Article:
Published on April 21, 2020
I’ve always felt that timing is everything. Not whether one is on time, or has time to do something, though both would be a plus. Rather, those serendipitous confluences of events that work out well, or sometimes even badly.
Not so long ago, when I was diagnosed with CLL in 2012 at the age of 72, I was told that a typical life span after diagnosis was 3 to 5 years. That was an eye-opener, particularly since I felt pretty well.
Probably because I was in good shape, active and upbeat, the oncologist I chose to be my guide hypothesized that it would likely be a while before I would need treatment. He offered this ray of hope from, what we now know, was the time before IGHV mutation testing.
In fact, his prediction proved overly optimistic, and my numbers began to tank within two years.
Little did we know, back then, how the words, “mutated” and “unmutated,” would come to illuminate our understanding of how our mutation profile could affect disease progression and treatment response.
Just think how far we’ve come. A mere seven years ago, no one was talking about or testing for IGHV mutation, not even at a major research hospital like Dana-Farber Cancer Institute where I was being seen. In fact, there weren’t even a lot of treatment options back then. The main hope was FCR, which carried the mystery of working for some and not others. Now, of course, we know that those of us with an unmutated IGHV do not respond well to FCR.
With more awareness of mutation status and DNA profiling, some of the mysteries are being solved. Even better, there is suddenly a wide array of drugs that attack CLL in a variety of ways, allowing choices that cater to those profiles.
As soon as I got my diagnosis, I began spending hours on the web every day, researching my new reality. I quickly learned to sort out the reputable sites from those with questionable information.
The article that had the most profound effect on me was an essay by the scientist Stephen Jay Gould, written after his diagnosis with mesothelioma. In “The Median Isn’t the Message,” Gould posits that we too often accept that success of treatment is measured by the average—the mean or median—when looking at statistical data, as in “Most people die in 3 to 5 years.” He also deduced that people with cancer tend to do better in outliving predictions when they have a positive attitude.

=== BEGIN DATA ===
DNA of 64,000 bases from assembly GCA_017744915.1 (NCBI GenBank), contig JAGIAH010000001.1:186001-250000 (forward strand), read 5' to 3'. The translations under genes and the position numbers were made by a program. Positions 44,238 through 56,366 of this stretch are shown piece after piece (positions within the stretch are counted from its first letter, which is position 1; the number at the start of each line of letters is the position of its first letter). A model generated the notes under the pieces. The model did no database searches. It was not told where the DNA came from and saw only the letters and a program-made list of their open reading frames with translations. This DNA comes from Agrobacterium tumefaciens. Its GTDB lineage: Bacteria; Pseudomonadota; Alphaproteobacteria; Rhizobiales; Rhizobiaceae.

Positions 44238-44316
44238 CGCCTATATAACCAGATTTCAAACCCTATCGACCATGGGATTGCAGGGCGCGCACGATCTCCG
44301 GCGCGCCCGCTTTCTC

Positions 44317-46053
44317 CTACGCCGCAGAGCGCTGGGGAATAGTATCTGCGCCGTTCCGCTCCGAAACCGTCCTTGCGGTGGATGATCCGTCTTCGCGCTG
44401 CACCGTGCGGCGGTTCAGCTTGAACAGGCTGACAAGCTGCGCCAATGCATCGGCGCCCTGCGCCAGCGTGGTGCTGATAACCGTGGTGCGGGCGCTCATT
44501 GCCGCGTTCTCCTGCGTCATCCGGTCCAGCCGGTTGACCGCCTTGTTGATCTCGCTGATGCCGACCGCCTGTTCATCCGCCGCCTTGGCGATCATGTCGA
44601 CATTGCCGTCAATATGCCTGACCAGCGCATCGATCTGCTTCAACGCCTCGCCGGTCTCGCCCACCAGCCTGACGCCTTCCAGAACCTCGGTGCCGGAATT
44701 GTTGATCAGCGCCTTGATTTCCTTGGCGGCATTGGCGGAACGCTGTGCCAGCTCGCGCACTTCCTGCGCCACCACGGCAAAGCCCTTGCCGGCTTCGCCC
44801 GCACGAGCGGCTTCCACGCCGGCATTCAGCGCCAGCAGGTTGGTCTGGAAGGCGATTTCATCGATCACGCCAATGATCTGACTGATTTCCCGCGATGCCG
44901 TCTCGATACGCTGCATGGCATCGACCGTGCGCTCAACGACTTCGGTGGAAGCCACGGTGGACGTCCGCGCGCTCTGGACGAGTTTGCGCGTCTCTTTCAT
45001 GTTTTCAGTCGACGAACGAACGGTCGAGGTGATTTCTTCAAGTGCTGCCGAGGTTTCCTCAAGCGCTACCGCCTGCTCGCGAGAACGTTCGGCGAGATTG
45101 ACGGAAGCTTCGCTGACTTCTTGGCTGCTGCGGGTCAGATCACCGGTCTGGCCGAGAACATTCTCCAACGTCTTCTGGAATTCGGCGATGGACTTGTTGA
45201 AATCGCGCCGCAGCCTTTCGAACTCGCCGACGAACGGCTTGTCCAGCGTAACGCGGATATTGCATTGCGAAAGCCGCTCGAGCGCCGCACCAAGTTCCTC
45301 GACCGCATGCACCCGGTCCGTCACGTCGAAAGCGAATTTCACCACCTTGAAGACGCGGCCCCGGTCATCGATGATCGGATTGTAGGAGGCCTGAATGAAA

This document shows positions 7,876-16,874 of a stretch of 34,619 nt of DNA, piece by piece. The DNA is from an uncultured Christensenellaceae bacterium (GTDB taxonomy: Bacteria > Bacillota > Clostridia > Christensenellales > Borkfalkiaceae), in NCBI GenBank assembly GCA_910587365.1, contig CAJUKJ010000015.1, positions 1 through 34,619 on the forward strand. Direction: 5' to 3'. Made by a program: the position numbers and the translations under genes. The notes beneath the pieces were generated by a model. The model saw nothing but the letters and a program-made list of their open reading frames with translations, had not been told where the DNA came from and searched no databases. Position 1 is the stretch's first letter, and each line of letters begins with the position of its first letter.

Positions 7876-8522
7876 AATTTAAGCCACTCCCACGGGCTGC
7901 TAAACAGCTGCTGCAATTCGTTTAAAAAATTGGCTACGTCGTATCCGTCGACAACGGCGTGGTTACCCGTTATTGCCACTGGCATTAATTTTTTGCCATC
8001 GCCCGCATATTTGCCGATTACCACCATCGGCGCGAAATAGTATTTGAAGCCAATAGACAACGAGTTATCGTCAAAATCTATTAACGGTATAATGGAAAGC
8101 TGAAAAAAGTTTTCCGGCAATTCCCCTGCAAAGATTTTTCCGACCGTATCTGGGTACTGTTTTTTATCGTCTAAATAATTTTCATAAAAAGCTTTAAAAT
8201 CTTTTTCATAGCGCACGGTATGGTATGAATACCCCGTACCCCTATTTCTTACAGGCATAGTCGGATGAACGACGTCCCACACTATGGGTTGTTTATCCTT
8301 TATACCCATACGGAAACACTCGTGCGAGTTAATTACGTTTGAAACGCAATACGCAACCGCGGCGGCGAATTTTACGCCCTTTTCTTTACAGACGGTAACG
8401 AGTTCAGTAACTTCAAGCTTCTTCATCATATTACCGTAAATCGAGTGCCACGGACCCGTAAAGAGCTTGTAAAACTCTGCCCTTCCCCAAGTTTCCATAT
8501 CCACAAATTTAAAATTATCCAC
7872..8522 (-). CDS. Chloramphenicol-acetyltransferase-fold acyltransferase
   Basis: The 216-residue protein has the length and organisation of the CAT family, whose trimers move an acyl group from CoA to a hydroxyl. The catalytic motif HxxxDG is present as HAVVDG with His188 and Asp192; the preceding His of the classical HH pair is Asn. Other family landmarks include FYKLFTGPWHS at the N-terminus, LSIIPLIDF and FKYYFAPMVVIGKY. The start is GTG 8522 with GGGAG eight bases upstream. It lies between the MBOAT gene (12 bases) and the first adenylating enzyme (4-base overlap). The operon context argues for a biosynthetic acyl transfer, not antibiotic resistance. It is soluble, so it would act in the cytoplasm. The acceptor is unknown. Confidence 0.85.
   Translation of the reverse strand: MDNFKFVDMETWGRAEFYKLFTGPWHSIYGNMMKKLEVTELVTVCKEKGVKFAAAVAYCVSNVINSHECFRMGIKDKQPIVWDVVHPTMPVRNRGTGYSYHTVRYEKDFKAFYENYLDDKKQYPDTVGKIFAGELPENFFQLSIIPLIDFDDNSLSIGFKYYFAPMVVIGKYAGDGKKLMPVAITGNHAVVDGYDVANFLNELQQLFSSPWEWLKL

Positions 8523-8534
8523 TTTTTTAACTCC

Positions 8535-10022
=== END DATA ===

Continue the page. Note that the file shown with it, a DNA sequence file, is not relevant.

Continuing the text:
Indeed, schools tend to teach to the “average” learning style, and doctors tend to treat patients in a way that has performed better for most people with a particular disease. It makes it easier to plan and implement when you don’t have to cater to individual needs and styles that fall outside the crest of the curve.
Gould pictured a bell curve, with people to both the left and right of the curve’s peak. While most may be bunched around the peak, there will always be outliers in both directions. The outliers defy the odds. For a wide variety of reasons, they approach and respond to their disease and treatment in a way that is different from average. Gould determined that he had a good chance of being an outlier, and he was right.
With a positive outlook, and relatively mild symptoms, I decided that, like Gould, I could be an outlier at the extreme right edge of the curve. In fact, I have felt like an outlier in many ways most of my life, so this wasn’t a stretch for me.
It turns out that I didn’t have to rely on positivity alone to achieve my goal. Timing was on my side. Indeed, timing was on the side of the entire CLL community.
As my labs began to shift more rapidly, my research had me following clinical trial results showing success with a new targeted immunotherapy drug for patients who had relapsed after other treatment. Dana-Farber was starting a clinical trial to see if idelalisib (Zydelig) could be effective as frontline treatment. I jumped at the chance to have access to a promising new drug—a pill, no less, that could be taken at home. This was a whole new scenario—a first in the world of CLL—created just in time for my need.